First 5 Counties: 2020-21 State Budget Prioritizes Young Children & Families on Multiple Fronts

ALAMEDA, CA — The 58 First 5 county commissions greatly appreciate the collaborative effort undertaken by Governor Newsom and the legislature to pass and sign a budget that prioritizes young children and their families, and maintains our shared vision of an equitable California.

Amid the challenges wrought by a global pandemic, this budget supports policies and programs that First 5 has long elevated as essential to our state’s health and economic well-being. These include quality early care and education; early identification and intervention; infant and maternal health; paid family leave; and tax credits for working families — all in service of helping families most in need.

“With a budget that preserves many investments in young children and families, the governor and legislature have made clear they understand the needs of families with young children during this moment, and are committed to meeting them,” said Kim Goll, president of First 5 Association and Executive Director of First 5 Orange County.  “Focusing on primary prevention for our youngest residents will help ensure the long-term health and well-being of our residents and state as we move toward recovery.”

Specifically, the 2020-21 final budget:

  • Maintains reimbursement rates for subsidized child care providers, and holds harmless subsidized programs serving families both in person and through distance learning.
  • Adds new child care spaces through federal funds; gives stipends to child care providers offering care to low-income children during the pandemic.
  • Extends child care vouchers for essential workers, at-risk children, and children with disabilities for 90 days with federal funding from the CARES Act, and gives the workers priority for available year-long subsidized slots, as long as they meet income requirements.

“Early care and education is fundamental to strong children, strong families and a strong economic recovery,” said Kim Belshé, executive director at First 5 LA. “This was a challenging budget for our elected leaders to craft. By maintaining investments in such critical supports as child care and preschool, the Governor and legislators recognized the contribution of early care and education to supporting economic recovery and closing the gap in opportunity experienced by young children of color.  We remain committed to working with the Governor and legislators to address the barriers that keep us from achieving equitable outcomes for all children and families.”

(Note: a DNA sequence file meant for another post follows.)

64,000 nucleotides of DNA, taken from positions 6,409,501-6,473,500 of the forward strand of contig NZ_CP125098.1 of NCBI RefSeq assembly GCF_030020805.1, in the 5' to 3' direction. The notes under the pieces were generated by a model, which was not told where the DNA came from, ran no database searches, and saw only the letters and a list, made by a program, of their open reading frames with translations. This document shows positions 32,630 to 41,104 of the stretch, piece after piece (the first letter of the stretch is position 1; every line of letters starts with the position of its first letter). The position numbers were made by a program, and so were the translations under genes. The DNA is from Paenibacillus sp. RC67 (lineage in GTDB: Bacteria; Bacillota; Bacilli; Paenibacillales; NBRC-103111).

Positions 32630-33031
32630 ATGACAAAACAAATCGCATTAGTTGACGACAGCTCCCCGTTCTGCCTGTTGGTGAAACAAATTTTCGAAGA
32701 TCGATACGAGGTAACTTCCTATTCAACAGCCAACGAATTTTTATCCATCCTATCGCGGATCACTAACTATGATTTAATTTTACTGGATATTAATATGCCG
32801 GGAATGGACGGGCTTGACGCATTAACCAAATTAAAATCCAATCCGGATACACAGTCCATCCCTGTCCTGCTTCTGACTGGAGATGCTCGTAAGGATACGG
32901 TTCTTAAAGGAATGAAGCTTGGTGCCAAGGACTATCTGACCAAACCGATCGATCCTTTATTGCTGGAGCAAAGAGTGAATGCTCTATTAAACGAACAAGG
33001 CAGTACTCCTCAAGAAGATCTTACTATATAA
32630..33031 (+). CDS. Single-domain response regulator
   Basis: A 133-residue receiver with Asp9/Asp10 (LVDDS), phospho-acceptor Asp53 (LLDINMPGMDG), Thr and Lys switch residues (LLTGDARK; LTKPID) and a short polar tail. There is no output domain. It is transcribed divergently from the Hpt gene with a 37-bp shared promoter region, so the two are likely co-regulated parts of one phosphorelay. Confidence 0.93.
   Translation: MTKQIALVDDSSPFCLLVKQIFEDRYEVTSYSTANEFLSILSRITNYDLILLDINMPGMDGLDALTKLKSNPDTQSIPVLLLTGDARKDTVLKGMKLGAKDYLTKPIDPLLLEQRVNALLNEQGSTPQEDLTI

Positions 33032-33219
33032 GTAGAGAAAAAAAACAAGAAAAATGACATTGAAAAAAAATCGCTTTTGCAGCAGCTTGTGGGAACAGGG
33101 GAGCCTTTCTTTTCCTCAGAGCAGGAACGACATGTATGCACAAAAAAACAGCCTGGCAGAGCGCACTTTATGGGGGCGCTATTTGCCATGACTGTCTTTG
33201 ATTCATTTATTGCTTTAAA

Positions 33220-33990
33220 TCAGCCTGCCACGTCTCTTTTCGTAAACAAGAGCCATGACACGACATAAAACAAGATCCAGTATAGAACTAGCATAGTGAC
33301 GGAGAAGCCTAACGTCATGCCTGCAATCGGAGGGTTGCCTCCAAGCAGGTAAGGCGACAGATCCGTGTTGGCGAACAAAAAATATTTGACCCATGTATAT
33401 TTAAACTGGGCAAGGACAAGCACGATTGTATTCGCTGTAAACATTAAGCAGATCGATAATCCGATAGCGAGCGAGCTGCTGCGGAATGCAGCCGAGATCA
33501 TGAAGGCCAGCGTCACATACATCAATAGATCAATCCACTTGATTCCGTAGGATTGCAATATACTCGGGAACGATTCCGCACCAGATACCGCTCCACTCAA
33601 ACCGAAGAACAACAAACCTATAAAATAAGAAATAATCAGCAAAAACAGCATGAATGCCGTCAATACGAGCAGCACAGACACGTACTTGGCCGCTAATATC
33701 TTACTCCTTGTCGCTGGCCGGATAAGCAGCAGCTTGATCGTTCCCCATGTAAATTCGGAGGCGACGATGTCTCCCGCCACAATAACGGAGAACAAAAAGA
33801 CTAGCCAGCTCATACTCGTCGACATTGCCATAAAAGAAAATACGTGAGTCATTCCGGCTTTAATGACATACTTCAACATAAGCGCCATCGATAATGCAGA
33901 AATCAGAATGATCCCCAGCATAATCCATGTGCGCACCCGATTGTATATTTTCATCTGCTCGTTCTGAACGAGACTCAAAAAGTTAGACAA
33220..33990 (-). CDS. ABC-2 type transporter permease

• Preserves funding for the Black Infant Health program.
  • Preserves Prop 56 value-based payments to improve care for Medi-Cal patients, including for developmental screenings for young children and ACEs screening and provider training, until July 1, 2021.
  • Preserves supplemental rate increases for developmental services providers, including Early Start, and keeps Regional Centers whole.
  • Maintains CalWORKs home visiting for families currently receiving services. A one-time program cut of $30 million will be restored in FY 2021-22.
  • Extends the California Earned Income Tax Credit and the Young Child Tax Credit to ITIN filers with children under age six.

Additionally, two critical issues to First 5 will continue to be debated in the weeks ahead. Job-protected Paid Family Leave (PFL), which was part of the budget negotiation, will move through the legislative process through SB 1383, and the Nicotine-Based Vaping Tax (“vape tax”) has been deferred and will be addressed in August.

“We will continue to build the case that workers who pay into and qualify for leave shouldn’t lose their jobs or be demoted for taking time to bond with a new child or care for a family member, “said Mary Ann Hansen, chair of First 5 Association’s Policy Committee and Executive Director of First 5 Humboldt County. “Additionally, First 5 looks forward to participating in upcoming discussions around the Vape Tax, in order to ensure young children and families receive their fair Prop 10 equivalency of the tax.”

“Inevitably, there were disappointing cuts to the budget that will defer the vision of building out robust early childhood systems of care as quickly as we had once hoped,” Ms. Goll said. “But First 5 is committed to working with legislators and the administration to keep this vision front and center, as we navigate together toward renewed health and vitality for all Californians.”


About First 5 Association

First 5 Association of California is the voice of the 58 First 5 county commissions, which were created by voters in 1998 to ensure our kids are healthy, safe, and ready to learn. Together, First 5 touches the lives of more than one million kids, families, and caregivers each year, and strengthens our state by giving kids the best start in life. Learn more at